- Hardcover: 226 pages
- Publisher: HarperOne; 1st edition (March 2003)
- Language: English
- ISBN-10: 0060556609
- ISBN-13: 978-0060556600
- Product Dimensions: 6 x 0.9 x 9 inches
- Shipping Weight: 1.1 pounds (View shipping rates and policies)
- Average Customer Review: 35 customer reviews
- Amazon Best Sellers Rank: #1,875,733 in Books (See Top 100 in Books)
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The Brother of Jesus: The Dramatic Story & Meaning of the First Archaeological Link to Jesus & His Family 1st Edition
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Before lay readers can grasp the significance of this book, theyll need a little historical reference. In the time of Jesus, the Jews of Jerusalem often buried their dead in tombs. After a year, when the flesh had disintegrated, it was customary to gather the bones and place them in a small limestone chest called an ossuary. Sometimes the name of the deceased would be inscribed onto the outside of the box. Flash forward to the spring of 2002 when Andre Lemaire, a specialist in ancient texts, was asked to read the Aramaic inscription on an ossuary that was owned by a collector in Israel. When Lemaire translated the inscription--"James, son of Joseph, brother of Jesus"--he knew he had just stumbled upon an artifact in the same caliber as the lost Ark of the Covenant.
Just as this artifact is now in safe hands, so is the amazing story of its discovery. Co-authors Hershel Shanks (The Mystery and Meaning of the Dead Sea Scrolls) and Ben Witherington III (The Jesus Quest) are esteemed scholars as well as riveting storytellers. They expertly recount the exciting moments of discovery and the darker moments of despair (at one point the ossuary is improperly shipped and breaks into five pieces). They build a convincing case against its forgery and offer a flourishing finish in which they delve into the life of James, who was a linking force between the Jews and Christian of the first millennium, and could possibly continue that role into the second millennium. --Gail Hudson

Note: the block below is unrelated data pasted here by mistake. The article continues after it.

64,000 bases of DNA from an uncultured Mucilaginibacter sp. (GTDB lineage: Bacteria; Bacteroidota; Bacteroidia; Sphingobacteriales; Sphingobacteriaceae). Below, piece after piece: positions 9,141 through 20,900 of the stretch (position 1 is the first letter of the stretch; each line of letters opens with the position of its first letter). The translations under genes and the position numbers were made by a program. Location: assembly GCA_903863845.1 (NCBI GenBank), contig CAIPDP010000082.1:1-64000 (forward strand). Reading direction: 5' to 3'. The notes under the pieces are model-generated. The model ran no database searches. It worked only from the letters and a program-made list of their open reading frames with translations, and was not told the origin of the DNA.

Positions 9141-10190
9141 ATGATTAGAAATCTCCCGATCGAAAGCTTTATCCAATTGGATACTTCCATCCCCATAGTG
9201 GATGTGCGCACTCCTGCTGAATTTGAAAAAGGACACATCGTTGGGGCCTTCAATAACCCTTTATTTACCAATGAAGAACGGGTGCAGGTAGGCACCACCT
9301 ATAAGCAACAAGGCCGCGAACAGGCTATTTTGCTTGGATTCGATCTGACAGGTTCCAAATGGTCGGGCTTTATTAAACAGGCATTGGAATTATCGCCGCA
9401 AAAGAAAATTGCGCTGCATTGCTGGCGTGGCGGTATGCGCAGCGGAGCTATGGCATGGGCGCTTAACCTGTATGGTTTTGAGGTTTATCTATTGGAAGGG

From Publishers Weekly
Last October, biblical archaeologists stunned the world with news that a limestone ossuary with the inscription "James, son of Joseph, brother of Jesus" had surfaced in Palestine and may have once contained the bones of James, the early church leader and brother of Jesus of Nazareth. While it may seem a startling claim for the unassuming and unadorned 20-inch box, numerous scholars who have examined the ossuary now vouch for its first-century origins, if not its theological significance. Jews employed ossuaries for a relatively brief historical period (approximately 20 B.C. to A.D. 70), which fits with the textual evidence of James's martyrdom around A.D. 62. This book is the first full-length treatment of the ossuary, and is written by a couple of big guns: Shanks is the editor of the Biblical Archaeology Review (which first broke the story), and Witherington is a seminary professor and author of a score of books on the Bible. Their collaboration is a well-argued and truly fascinating study of the ossuary and its importance. The opening chapters tell of the box's discovery and authentication, while the later chapters discuss its potential relevance and describe what is at stake if the ossuary is genuine. Particularly interesting is the book's discussion of what the ossuary does for Jewish-Christian relations: James, the bishop of Jerusalem, was known for encouraging Christians to retain aspects of their Jewish heritage instead of jettisoning that heritage as Paul had. This engaging book invites readers to ponder the numerous questions and possibilities raised by the ossuary's discovery.